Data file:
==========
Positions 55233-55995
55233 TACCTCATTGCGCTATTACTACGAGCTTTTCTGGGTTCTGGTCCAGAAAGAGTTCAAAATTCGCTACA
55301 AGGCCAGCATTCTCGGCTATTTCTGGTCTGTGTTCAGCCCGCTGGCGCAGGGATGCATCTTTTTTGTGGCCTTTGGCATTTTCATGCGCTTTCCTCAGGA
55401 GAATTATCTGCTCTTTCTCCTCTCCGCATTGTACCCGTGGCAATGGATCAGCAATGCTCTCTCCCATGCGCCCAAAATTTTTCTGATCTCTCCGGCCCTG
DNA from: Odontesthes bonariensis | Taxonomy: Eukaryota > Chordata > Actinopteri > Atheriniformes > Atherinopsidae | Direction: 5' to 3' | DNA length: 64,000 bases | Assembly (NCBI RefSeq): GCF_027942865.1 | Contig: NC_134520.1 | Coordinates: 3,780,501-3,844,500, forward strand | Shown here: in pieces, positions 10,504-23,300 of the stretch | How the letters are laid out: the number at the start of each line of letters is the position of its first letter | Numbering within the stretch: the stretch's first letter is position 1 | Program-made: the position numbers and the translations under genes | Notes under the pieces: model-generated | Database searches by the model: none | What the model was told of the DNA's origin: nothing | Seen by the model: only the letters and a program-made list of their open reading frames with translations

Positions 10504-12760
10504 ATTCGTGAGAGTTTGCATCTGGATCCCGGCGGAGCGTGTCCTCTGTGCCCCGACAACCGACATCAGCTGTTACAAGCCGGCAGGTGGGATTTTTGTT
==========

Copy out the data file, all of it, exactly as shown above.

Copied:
Positions 55233-55995
55233 TACCTCATTGCGCTATTACTACGAGCTTTTCTGGGTTCTGGTCCAGAAAGAGTTCAAAATTCGCTACA
55301 AGGCCAGCATTCTCGGCTATTTCTGGTCTGTGTTCAGCCCGCTGGCGCAGGGATGCATCTTTTTTGTGGCCTTTGGCATTTTCATGCGCTTTCCTCAGGA
55401 GAATTATCTGCTCTTTCTCCTCTCCGCATTGTACCCGTGGCAATGGATCAGCAATGCTCTCTCCCATGCGCCCAAAATTTTTCTGATCTCTCCGGCCCTG
DNA from: Odontesthes bonariensis | Taxonomy: Eukaryota > Chordata > Actinopteri > Atheriniformes > Atherinopsidae | Direction: 5' to 3' | DNA length: 64,000 bases | Assembly (NCBI RefSeq): GCF_027942865.1 | Contig: NC_134520.1 | Coordinates: 3,780,501-3,844,500, forward strand | Shown here: in pieces, positions 10,504-23,300 of the stretch | How the letters are laid out: the number at the start of each line of letters is the position of its first letter | Numbering within the stretch: the stretch's first letter is position 1 | Program-made: the position numbers and the translations under genes | Notes under the pieces: model-generated | Database searches by the model: none | What the model was told of the DNA's origin: nothing | Seen by the model: only the letters and a program-made list of their open reading frames with translations

Positions 10504-12760
10504 ATTCGTGAGAGTTTGCATCTGGATCCCGGCGGAGCGTGTCCTCTGTGCCCCGACAACCGACATCAGCTGTTACAAGCCGGCAGGTGGGATTTTTGTT